I recently had my physical at the doctor’s office. Not just my regular prescription-renewal-check-the-vitals quick stop into the office; the full, special long appointment with the nurse practitioner, we all know the drill. It’s an awkward hour, what with the robes that don’t quite do up and the paper-covered exam table. The later trek, fasting, for the (seemingly endless) bloodwork (bless the phlebotomists who deal so well with people like me who are terrified of needles!).
Is it fun? No. Comfortable? Definitely not. Something I look forward to? Nope.
Is it something that I make sure I book regularly? Absolutely.
So if I don’t enjoy it, why do I do it? Because the benefits definitely outweigh the awkwardness.
There’s the basic awareness of where my health is now; a record of all the good things and the areas where I could use a little work. There’s the comfort of knowing that I have been examined by a medical professional who is trained to notice things that I may overlook. There’s the ability of that professional to check areas that I literally could not self-examine. There’s the space to ask the little questions I wouldn’t bother the doctor about, which may lead to a deeper conversation. And, of course, the lab tests that investigate things that most people can’t even pronounce, let alone think about on a daily basis.
So I have my physical check-up; for awareness, for peace of mind, for prevention. If something shows up, it can be addressed; otherwise it’s out of the way until next time. Most of us do it; when we miss we know we should have done it; after it’s over we wonder why anyone would refuse this simple, preventive health service.
It makes me wonder, then, how we do a check-up on our spiritual health. Have we considered our spiritual health on a monthly basis by ourselves? Would we be willing to undergo a regular check-up with a professional?
Of course, there would be benefits to a spiritual health check-up: we could highlights areas where things are working and where they could improve; we could be challenged to consider practices and foci previously unknown or not given though; we could ask those questions that start deeper reflection. We may find new ways to engage in our relationships with God, with our families, with the world. We may recognize ways where our faith nurture is lacking, and identify plans to improve and augment that journey. We may prevent future malaise or discomfort by addressing spiritual questions and concerns in healthy ways, before they become problematic. We may develop habits that build up our spiritual resistance and strength in ways we cannot even imagine.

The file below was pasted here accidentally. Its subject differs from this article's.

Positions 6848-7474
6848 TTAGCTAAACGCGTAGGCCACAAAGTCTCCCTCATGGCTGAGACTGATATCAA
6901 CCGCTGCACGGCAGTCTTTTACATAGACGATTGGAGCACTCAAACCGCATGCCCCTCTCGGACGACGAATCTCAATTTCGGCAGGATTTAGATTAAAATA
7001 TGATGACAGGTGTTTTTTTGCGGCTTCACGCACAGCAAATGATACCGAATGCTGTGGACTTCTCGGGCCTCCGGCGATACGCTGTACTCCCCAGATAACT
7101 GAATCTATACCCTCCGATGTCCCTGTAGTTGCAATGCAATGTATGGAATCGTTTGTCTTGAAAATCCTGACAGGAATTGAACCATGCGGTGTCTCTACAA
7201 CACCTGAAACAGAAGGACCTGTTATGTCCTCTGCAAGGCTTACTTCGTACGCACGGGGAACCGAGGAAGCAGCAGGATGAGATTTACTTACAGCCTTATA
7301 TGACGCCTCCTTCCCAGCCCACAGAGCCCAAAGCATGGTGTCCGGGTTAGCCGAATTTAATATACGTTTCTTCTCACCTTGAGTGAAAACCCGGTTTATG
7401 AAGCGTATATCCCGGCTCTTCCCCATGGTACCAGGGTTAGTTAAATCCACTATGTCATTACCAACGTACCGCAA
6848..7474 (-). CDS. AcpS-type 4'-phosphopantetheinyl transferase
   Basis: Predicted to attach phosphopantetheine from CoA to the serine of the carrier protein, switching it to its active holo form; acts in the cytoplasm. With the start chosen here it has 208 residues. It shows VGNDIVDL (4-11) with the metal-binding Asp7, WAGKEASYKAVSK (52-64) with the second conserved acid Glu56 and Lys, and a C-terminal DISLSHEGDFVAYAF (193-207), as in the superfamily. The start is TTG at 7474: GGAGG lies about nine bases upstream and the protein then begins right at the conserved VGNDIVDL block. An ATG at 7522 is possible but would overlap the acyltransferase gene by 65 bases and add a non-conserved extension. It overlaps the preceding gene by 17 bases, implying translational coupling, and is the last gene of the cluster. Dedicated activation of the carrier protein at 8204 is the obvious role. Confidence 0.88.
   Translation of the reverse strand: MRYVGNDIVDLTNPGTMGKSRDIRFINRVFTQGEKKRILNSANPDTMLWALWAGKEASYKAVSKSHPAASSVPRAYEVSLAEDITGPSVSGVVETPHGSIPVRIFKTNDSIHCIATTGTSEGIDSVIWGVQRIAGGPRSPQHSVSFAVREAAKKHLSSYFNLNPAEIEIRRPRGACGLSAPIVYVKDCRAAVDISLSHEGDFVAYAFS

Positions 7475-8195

Whether it’s on our own, with a clergy, with a spiritual director – it’s a good idea to do that deep assessment now and then.
The time may be uncomfortable at first, it may seem awkward, the questions will be quite personal. We may not often think about our prayers (do we pray enough? Are we focusing on the right things? Are we listening as well as talking? Do we give thanks as well as make requests?); our scripture reading (could we even find the bible on the shelf? Do we have a favourite passage? If yes, why does it speak to us?); our application of faith (How do we act out our faith when we’re not in church? Do our habits reflect our Christian values? In what areas do we not demonstrate our discipleship?); our relationships (when do I feel closest to God, and why? When do I feel farthest from God, and why?). The questions go on. The answers will change depending on where we are.
Knowing how healthy we are spiritually is worth the time and the effort. Ignoring our physical health is not a wise decision, nor is ignoring our spiritual health. Perhaps we ought all to make that appointment for that special (needle-free!) health check – for our benefit now and in the future.